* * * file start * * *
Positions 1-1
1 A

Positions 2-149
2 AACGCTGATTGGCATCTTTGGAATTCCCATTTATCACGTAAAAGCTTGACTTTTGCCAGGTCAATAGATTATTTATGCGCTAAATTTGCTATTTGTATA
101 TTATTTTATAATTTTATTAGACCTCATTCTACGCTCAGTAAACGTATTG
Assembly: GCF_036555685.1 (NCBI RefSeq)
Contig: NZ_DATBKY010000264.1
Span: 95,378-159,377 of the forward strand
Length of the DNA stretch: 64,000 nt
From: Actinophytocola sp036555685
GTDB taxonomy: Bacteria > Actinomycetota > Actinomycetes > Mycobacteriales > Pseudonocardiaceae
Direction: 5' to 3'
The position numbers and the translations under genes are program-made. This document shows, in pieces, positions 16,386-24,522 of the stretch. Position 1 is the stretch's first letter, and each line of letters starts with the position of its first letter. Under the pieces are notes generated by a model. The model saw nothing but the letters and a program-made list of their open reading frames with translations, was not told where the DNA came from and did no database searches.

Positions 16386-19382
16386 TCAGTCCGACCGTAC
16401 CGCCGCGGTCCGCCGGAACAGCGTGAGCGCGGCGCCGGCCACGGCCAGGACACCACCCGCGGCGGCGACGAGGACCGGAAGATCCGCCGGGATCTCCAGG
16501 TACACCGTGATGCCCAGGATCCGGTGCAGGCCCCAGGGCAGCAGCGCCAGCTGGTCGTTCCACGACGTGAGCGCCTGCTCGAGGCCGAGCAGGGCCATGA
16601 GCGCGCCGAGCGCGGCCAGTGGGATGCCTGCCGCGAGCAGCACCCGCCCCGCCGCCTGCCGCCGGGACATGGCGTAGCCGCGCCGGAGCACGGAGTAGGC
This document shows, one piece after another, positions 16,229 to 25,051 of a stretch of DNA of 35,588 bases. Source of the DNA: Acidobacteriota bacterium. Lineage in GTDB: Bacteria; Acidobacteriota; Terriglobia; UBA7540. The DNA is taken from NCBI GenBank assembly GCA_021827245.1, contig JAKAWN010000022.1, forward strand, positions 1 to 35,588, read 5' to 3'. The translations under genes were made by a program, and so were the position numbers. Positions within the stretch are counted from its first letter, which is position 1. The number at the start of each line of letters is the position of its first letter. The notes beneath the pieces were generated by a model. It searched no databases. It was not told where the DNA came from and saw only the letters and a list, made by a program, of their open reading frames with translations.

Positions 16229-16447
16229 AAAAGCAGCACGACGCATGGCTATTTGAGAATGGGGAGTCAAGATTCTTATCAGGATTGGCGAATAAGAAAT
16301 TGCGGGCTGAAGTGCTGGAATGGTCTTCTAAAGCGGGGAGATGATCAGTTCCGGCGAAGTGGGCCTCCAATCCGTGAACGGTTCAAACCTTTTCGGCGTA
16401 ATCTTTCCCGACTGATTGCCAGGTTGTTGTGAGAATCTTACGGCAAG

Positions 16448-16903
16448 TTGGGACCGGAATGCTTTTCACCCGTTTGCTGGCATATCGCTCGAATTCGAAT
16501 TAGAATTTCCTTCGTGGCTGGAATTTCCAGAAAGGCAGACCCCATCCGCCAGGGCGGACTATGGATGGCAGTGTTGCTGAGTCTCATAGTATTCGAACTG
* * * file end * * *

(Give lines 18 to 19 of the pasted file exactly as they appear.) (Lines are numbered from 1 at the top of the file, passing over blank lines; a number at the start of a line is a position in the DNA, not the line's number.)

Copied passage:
16601 GCGCGCCGAGCGCGGCCAGTGGGATGCCTGCCGCGAGCAGCACCCGCCCCGCCGCCTGCCGCCGGGACATGGCGTAGCCGCGCCGGAGCACGGAGTAGGC
This document shows, one piece after another, positions 16,229 to 25,051 of a stretch of DNA of 35,588 bases. Source of the DNA: Acidobacteriota bacterium. Lineage in GTDB: Bacteria; Acidobacteriota; Terriglobia; UBA7540. The DNA is taken from NCBI GenBank assembly GCA_021827245.1, contig JAKAWN010000022.1, forward strand, positions 1 to 35,588, read 5' to 3'. The translations under genes were made by a program, and so were the position numbers. Positions within the stretch are counted from its first letter, which is position 1. The number at the start of each line of letters is the position of its first letter. The notes beneath the pieces were generated by a model. It searched no databases. It was not told where the DNA came from and saw only the letters and a list, made by a program, of their open reading frames with translations.